"This debate--about whether a new rite was created--was unequivocally settled by Benedict XVI when he issued Summorum Pontificum: one Roman Rite, two forms. Period. Roma locuta est."

In this case, we must condemn Cardinal Castrillon Hoyos for daring to speak of the Classical Roman Rite as the "Gregorian Rite"
-- and this after Summorum Pontificum.

"Roma locuta est" is not an excuse to give dogmatic value to everything that comes from Rome.

It is my understanding that Summorum Pontificum merely addresses the question of the JURIDICAL standing of the "Forma Extraordinaria", not its historico-liturgical nature vis-a-vis the Pauline Rite.

Anonymous said...

Well, the Church was going to be ransacked by barbarians, and so it was. The N.O. is not at all the best, but still a blessing. Why? Because what if it hadn't been introduced and we had gradually defaced the Missale of Trent? Could we put Humpty Dumpty together again? Not without tremendous difficulty.

But look, Pope Paul locked away the good dishes and put out paper plates for the barbarians. Now they (the barbarians) are old and passing on and the beautiful old dishes were kept safe, and here they are again, brought out by Pope Benedict,unbroken and undamaged through the forty years. What would have happened had they not been put away? Deo Gratias.

Anonymous said...

Thank you Carlos Antonio Palad.

As well - I should like to clarify an ambiguous part of my beginning sentence of my third post. "...as entirely respecting the variis suis formis of the Roman Liturgy." By this I mean that he did not make up his own Latin language liturgy by himself, ignoring the historical Latin liturgies (the various forms of the Roman Liturgy - variis suis formis), and institute that in place of all the others as "the" Roman Liturgy. The form, the content, is entirely from the ancient forms of the Roman Liturgy.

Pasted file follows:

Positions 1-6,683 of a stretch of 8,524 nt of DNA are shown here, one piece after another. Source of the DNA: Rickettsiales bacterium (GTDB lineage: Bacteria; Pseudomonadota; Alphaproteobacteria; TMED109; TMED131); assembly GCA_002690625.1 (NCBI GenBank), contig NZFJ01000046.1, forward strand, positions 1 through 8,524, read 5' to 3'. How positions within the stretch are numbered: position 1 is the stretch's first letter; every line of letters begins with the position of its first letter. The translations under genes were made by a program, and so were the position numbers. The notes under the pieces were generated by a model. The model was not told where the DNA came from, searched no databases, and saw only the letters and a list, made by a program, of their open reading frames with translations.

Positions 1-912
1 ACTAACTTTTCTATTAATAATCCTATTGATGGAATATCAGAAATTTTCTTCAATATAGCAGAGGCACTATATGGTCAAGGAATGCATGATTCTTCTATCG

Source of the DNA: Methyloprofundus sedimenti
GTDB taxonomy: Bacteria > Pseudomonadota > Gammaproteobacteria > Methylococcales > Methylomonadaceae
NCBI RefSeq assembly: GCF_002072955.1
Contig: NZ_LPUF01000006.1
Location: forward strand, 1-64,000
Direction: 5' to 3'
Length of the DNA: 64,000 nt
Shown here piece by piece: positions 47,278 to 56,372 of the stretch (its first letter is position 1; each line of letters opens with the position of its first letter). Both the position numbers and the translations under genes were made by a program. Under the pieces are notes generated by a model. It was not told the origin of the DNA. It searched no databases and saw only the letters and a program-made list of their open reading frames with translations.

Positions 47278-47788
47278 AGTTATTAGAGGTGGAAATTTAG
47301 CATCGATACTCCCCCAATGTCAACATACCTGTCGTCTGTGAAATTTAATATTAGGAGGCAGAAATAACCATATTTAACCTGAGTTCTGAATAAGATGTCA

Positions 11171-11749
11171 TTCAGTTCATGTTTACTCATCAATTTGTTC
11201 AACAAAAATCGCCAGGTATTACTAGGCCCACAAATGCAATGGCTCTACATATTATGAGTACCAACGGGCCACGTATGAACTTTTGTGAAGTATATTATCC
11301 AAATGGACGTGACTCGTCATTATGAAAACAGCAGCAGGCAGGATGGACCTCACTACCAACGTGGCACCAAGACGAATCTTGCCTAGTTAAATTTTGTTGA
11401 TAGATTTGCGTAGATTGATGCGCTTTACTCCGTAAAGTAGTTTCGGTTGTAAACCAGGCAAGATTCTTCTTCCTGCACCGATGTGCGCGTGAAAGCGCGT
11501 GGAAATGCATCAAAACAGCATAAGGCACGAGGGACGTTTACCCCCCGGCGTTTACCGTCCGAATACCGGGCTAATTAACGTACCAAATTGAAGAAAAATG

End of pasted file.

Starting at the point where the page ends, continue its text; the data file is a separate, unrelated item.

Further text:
Secondly, in the same post, in the final paragraph, I should have written "Addenda" - though this may be the wrong word; as in English it is associated with appendixes. I employ it as the actual Latin: (in plural - singular would be, as it is incorrectly now, Addendum or Addendus) to be added or joined.

The latest posts do not demand much of a response. No one has denied that there are historically different liturgies. These are the variis suis formis of the historical Roman Liturgy which I have mentioned more times than I have been alleged to have denied them - the various forms of Latin Liturgy in use throughout Europe prior to (and less so, but I believe still after) the Council of Trent. The Rite of Saint Pius V (this includes it's valid revisions) was a gathering together of all these forms into a regular standard Liturgy: the Roman Rite typica, which did not destroy the now non-typical local liturgies from which it is entirely derived. I have not denied the existence of non-Latin liturgies either; though I think the person who is unsettled by the differences between the liturgy of Pope Saint Gregorius the Great and the description of Saint Justin has a very poor hold on the meanings of the words "East" and "West". We are discussing our Liturgy and if it is so that the Bishop of Rome has a right to abolish and supplant it as pleases him and his age. The difference between the Roman Rite of Saint Pius V - the typical of the Roman Liturgy - and the standing Eastern rites, or even the very much more interesting question of the differences between Latin language liturgies and Eastern rites broadly, is not at issue now.

Someone else has brought up wartime changes. Exceptions are not standard. If some changes become necessary: it is so. But these changes always have to do with the regulations and duration of the Rite - not the form. Form - I mean whatever is used in such exceptional circumstances as these must derive from the historical, the ancient Liturgy (if it is to be liturgy, shortened or rearranged, at all) and must still use the only valid formulas of the Sacraments. Finally - Saint John Chrysostom. I remember a sermon of a priest Cosmas against the heresy called Bogomilism. He says, "Why do you heretics inveigh against the sacred orders that are given us by the holy apostles and holy fathers, the liturgy, and the rest of the services which are carried on by good Christians? You say that the apostles established neither the liturgy, nor the holy sacrament, but it was John Chrysostom who instituted them." - he continues very much to my profound surprise to ask: ". . .Did not the Apostle Peter establish the liturgy which the Romans preserve till the present day?"

I wonder what they should answer him who believe a pope can make up the Roman Liturgy whenever he wishes. Is our Liturgy given to us by the holy Apostle Peter and the holy fathers? Is it an inheritance received from the ages? Or is it how you spend your Sunday mornings?